FBI Conducted Potentially Millions of Searches of Americans' Data Last Year, Report Says

  

Category:  News & Politics

Via:  vic-eldred  •  3 weeks ago  •  40 comments

By:   Dustin Volz (WSJ)

FBI Conducted Potentially Millions of Searches of Americans' Data Last Year, Report Says
Searches in national-security investigations came without warrants, could stoke privacy concerns in Congress

S E E D E D   C O N T E N T



WASHINGTON—The Federal Bureau of Investigation performed potentially millions of searches of American electronic data last year without a warrant, U.S. intelligence officials said Friday, a revelation likely to stoke longstanding concerns in Congress about government surveillance and privacy.

An annual report published Friday by the Office of the Director of National Intelligence disclosed that the FBI conducted as many as 3.4 million searches of U.S. data that had been previously collected by the National Security Agency.

Senior Biden administration officials said the actual number of searches is likely far lower, citing complexities in counting and sorting foreign data from U.S. data. It couldn’t be learned from the report how many Americans’ data was examined by the FBI under the program, though officials said it was also almost certainly a much smaller number.

The report doesn’t allege the FBI was routinely searching American data improperly or illegally.

The disclosure of the searches marks the first time a U.S. intelligence agency has published an accounting, however imprecise, of the FBI’s grabs of American data through a section of the Foreign Intelligence Surveillance Act, the 1978 law that governs some foreign intelligence gathering. The section of FISA that authorizes the FBI’s activity, known as Section 702, is due to expire next year.

While the ODNI report doesn’t suggest systemic problems with the searches, judges have previously reprimanded the bureau for failing to comply with privacy rules. Officials said the FBI’s searches were vital to its mission to protect the U.S. from national-security threats. The frequency of other forms of national-security surveillance detailed in the annual report generally fell year over year, in some cases continuing a multiyear trend.

The 3.4 million figure “is certainly a large number,” a senior FBI official said in a press briefing Friday on the report. “I am not going to pretend that it isn’t.”

More than half of the reported searches—nearly two million—were related to an investigation into a national-security threat involving attempts by alleged Russian hackers to break into critical infrastructure in the U.S. Those searches included efforts to identify and protect potential victims of the alleged Russian campaign, senior U.S. officials said.

Officials declined to give more details on the alleged Russian threat, including whether it was linked to the Russian government or a criminal hacking group. Russia has historically  denied accusations of hacking  the U.S. or other nations.

The number of searches of American data doesn’t correspond to the number of Americans who may have had their personal information examined.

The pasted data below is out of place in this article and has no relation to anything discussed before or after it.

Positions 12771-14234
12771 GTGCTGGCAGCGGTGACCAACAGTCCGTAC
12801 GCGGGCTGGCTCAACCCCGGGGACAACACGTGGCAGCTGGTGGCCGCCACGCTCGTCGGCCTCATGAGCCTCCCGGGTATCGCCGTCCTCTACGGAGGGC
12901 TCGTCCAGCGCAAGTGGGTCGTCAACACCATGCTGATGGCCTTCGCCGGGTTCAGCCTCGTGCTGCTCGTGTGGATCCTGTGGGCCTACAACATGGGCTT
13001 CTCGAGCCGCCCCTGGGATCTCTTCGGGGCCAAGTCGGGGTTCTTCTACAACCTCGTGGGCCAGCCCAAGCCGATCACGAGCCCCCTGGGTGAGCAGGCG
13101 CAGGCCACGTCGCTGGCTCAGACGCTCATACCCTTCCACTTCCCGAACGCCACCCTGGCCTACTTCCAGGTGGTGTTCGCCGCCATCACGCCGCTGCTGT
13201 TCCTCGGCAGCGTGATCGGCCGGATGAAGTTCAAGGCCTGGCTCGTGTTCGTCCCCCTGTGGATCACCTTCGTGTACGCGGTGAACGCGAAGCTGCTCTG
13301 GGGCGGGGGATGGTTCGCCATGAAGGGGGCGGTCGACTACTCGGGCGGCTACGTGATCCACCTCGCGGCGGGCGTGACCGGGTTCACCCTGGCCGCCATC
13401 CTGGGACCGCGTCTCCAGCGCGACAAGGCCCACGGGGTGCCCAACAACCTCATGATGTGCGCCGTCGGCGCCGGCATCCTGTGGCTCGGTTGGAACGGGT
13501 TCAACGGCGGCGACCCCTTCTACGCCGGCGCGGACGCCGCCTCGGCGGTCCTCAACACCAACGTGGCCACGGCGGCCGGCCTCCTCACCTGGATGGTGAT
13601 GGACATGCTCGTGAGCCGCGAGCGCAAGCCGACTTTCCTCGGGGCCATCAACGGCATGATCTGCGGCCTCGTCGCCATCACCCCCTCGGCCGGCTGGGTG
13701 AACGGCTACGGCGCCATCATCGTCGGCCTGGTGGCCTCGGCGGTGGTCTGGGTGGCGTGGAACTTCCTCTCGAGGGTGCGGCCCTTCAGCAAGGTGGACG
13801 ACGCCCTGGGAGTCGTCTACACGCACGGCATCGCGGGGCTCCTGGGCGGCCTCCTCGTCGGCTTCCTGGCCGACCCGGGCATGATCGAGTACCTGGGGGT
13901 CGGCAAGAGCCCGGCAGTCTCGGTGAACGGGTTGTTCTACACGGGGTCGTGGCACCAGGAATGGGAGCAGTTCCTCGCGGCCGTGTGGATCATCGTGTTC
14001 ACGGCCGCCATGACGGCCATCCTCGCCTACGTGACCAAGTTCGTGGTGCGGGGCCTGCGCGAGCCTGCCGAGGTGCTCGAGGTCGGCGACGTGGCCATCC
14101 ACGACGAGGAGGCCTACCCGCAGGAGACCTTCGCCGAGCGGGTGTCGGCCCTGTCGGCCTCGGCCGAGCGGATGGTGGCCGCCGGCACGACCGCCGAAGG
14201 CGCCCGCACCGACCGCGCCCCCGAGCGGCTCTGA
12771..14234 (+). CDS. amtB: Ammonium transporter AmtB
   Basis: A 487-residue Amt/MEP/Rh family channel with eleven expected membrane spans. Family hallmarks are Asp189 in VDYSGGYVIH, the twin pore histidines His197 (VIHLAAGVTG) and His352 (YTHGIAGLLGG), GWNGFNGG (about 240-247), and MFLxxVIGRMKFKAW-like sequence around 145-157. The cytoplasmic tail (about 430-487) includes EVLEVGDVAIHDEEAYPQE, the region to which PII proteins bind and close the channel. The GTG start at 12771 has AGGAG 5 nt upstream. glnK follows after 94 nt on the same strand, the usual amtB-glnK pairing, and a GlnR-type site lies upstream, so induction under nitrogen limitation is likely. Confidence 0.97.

An individual’s name, telephone number, email addresses and social security number can all be searched, sometimes repeatedly, and each instance of each term would count as a search. Searches of U.S. information can pertain to data about U.S. citizens, lawful permanent residents and U.S. companies. And searches can yield a mix of metadata and content of collected communications.

One source of the discrepancy between the 3.4 million figure and the potentially much lower quantity of searches of Americans’ data: Sometimes FBI analysts perform large searches of hundreds or thousands of terms, and if just one term in the batch is associated with an American or U.S. entity, all the terms would be counted as a potential search of U.S. data, officials said.

The FBI conducted approximately 3.39 million searches using the identity of a presumed U.S. person from Dec. 1, 2020, to Nov. 30, 2021, according to the report. The number of searches for the previous 12-month period was about 1.3 million.

The searches described by Friday’s ODNI report concern a large repository of electronic data collected by the NSA under Section 702 of FISA.

Section 702 was passed into law in the years following the Sept. 11, 2001, terrorist attacks to enable the U.S. to spy on non-Americans overseas. The NSA uses the Section 702 program to collect intelligence from international phone calls and emails about terrorism suspects, cyber threats and other security risks.

Data on Americans is often vacuumed up as well, for example when a foreign spy is communicating with someone in the U.S. or when two overseas targets are talking about an American.

Some congressional lawmakers have asked the FBI to disclose how often it taps into that data to look at U.S. information, arguing that doing so amounts to a backdoor search on Americans that dispenses with requirements to obtain a warrant. U.S. intelligence officials have broadly defended Section 702 as among the most valuable national-security tools at their disposal.